Madhur Jaffrey, the Queen of Indian Cooking, Reveals the Secret to Her Success

Growing up, Madhur Jaffrey didn’t dream of becoming the “queen of Indian cooking.” The award-winning actor and best-selling author of more than 20 cookbooks originally wanted to be a doctor. “The only woman I saw working—whom I liked very much and admired—was a doctor,” she remembers. “We used to call them ‘lady doctors.’ Nobody else worked; everybody else was like my mother—they stayed at home, looked after the children, looked after the clothes and cooking, but they weren’t interested in doing anything else with their lives. So that didn’t impress me at all.”

Jaffrey eventually opted to be an actor, enrolling in the Royal Academy of Dramatic Art in London. “I realized that the food at that time was terrible,” remembers Jaffrey. “I didn’t have much money, but whatever money I had to go out with never bought me anything that satisfied me; the Indian food was almost inedible in England at that time. That’s when I started sending letters to my mother saying teach me how to cook.” Her mother sent her letters containing three-line recipes: Take a little bit of this, and a little bit of that, cook it and it’s done.

“But they taught me enough, and I must have had some kind of palate; to be able to recreate in those short recipes the dishes that I ate as a child.” Jaffrey has subsequently brought the best of Indian cuisine to the Western world; her cookbooks have clinched seven James Beard Awards, and her classic, An Invitation to Indian Cooking, was inducted into the James Beard Foundation’s Cookbook Hall of Fame. Her latest book, Instantly Indian Cookbook, utilizes the Instant Pot to create easy-to-follow recipes—some entirely new, others reworked classics—for preparing Indian food at home.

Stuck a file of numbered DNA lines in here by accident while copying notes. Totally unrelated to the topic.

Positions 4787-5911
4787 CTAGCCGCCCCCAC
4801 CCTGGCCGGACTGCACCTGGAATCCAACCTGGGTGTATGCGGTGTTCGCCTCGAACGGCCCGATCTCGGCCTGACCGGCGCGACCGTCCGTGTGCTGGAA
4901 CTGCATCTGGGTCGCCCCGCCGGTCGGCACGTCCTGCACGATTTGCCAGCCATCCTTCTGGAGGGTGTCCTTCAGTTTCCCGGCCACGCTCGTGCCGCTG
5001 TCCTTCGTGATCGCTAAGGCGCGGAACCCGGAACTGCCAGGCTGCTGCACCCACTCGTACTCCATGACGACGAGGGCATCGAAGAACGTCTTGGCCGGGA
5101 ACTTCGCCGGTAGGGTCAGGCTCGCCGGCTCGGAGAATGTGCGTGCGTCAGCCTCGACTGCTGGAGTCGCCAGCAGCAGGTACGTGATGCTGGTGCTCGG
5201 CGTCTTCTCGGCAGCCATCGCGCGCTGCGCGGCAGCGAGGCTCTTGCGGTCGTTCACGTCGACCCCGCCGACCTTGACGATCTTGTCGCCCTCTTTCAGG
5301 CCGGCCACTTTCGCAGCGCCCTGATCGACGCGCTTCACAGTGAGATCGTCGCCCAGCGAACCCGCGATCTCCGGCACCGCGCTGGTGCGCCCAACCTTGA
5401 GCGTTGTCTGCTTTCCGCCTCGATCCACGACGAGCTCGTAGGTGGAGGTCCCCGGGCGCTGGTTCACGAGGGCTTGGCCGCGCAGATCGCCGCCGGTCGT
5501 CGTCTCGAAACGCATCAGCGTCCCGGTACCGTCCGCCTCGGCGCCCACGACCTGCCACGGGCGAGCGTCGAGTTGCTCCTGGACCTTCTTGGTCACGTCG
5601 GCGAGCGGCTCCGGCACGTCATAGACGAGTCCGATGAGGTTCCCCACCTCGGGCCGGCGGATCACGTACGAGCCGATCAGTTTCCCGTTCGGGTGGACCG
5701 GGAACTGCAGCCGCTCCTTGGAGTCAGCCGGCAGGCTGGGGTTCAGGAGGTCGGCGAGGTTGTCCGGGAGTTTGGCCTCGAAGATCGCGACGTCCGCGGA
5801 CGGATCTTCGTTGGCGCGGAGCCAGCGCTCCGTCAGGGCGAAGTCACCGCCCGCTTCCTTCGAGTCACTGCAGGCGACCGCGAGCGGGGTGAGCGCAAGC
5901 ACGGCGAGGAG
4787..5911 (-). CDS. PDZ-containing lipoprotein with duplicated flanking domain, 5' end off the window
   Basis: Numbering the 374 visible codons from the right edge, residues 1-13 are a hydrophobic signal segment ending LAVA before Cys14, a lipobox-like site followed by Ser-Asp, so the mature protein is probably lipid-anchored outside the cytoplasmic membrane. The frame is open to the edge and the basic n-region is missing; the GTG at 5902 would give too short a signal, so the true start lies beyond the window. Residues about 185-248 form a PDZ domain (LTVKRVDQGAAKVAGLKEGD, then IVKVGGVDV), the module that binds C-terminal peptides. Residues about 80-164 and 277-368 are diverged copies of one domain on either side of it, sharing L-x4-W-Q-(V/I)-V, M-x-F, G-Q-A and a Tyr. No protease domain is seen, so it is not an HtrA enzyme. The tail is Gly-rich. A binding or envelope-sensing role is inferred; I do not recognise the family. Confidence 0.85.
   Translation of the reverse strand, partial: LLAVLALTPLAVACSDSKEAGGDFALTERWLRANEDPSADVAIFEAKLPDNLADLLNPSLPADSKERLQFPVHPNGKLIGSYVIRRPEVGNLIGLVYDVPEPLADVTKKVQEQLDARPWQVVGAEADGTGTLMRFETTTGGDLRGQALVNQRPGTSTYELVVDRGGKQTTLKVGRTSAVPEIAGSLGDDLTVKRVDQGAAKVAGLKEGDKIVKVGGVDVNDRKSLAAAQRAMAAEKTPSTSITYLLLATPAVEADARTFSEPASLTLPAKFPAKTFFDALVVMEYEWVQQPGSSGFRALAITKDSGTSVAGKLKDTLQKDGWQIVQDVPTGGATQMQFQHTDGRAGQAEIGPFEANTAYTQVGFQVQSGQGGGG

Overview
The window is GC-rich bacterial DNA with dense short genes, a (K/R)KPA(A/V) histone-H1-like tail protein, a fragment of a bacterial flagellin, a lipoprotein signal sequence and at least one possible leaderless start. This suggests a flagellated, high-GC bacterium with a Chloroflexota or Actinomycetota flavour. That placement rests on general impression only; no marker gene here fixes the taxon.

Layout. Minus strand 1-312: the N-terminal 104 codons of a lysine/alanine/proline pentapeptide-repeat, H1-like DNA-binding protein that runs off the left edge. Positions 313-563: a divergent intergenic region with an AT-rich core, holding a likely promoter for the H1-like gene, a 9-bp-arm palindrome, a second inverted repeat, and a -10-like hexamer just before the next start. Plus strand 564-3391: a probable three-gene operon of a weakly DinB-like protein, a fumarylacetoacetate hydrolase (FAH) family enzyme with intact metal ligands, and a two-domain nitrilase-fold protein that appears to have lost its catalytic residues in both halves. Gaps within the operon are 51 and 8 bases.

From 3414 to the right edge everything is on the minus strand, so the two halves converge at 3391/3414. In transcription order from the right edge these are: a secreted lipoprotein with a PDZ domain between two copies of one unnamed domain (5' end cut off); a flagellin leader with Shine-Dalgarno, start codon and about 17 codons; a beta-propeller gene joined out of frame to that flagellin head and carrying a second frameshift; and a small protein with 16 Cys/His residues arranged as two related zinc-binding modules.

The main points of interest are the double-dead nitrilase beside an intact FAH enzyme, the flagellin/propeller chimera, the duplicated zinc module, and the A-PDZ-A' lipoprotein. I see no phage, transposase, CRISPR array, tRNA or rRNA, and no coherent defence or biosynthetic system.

“It’s the list of things you have to do [in prep] that puts people off [Indian cooking]. If you have the Instant Pot, you still may need 15 ingredients, but you just put them in the pot. I tell people don’t look at the list of ingredients; see how easy it is to put together,” she says. “Indian food is like French food or Italian food. There are easy dishes to make and there are hard dishes. There are dishes that can be done very quickly, and dishes that take time. You can choose.”

In Instantly Indian, she lays out techniques to make everything from buttery dal and pressure-cooked eggs to Kerala shrimp with coconut milk and Rajasthani red braised lamb. It also presents options for fresh chutneys and relishes, dishes that require no cooking at all.

Jaffrey adores coming up with the recipes for her cookbooks—sourcing, researching and testing them. It’s the act of writing itself that can be a slog. “You’re just putting it in; that’s less interesting for me,” she says. “You’re creating the language to express how to do it in a way that doesn’t confuse people. So you have to write clearly, and well. I find that very hard. Finding the right wording—that takes me time. Because I want to be crystal clear so that people who are reading don’t go wrong at any point.”

Looking back over her career, Jaffrey affirms it was her persistence that led to her greatest successes. “Life can throw you all kinds of twists and turns, you know,” she says. “All kinds of things can happen that derail you. But I’ve never been stopped by anything. If I can’t do one thing then I try another. I’ve never stopped doing anything if somebody said no to me. I feel we have to persist with energy and do whatever we’re doing as fully and as well as we can. I’ve followed that throughout my life, even now. That to me is the excitement of the work. Researching, testing again and again, writing it clearly. Hanging on, until I get it absolutely the way I want it. I think that’s why my books have done well.”

Meet Madhur Jaffrey this month at Toronto’s newest literary festival, JLF Toronto. The inaugural festival will be at the Distillery District, September 27-29. Grab tickets here.

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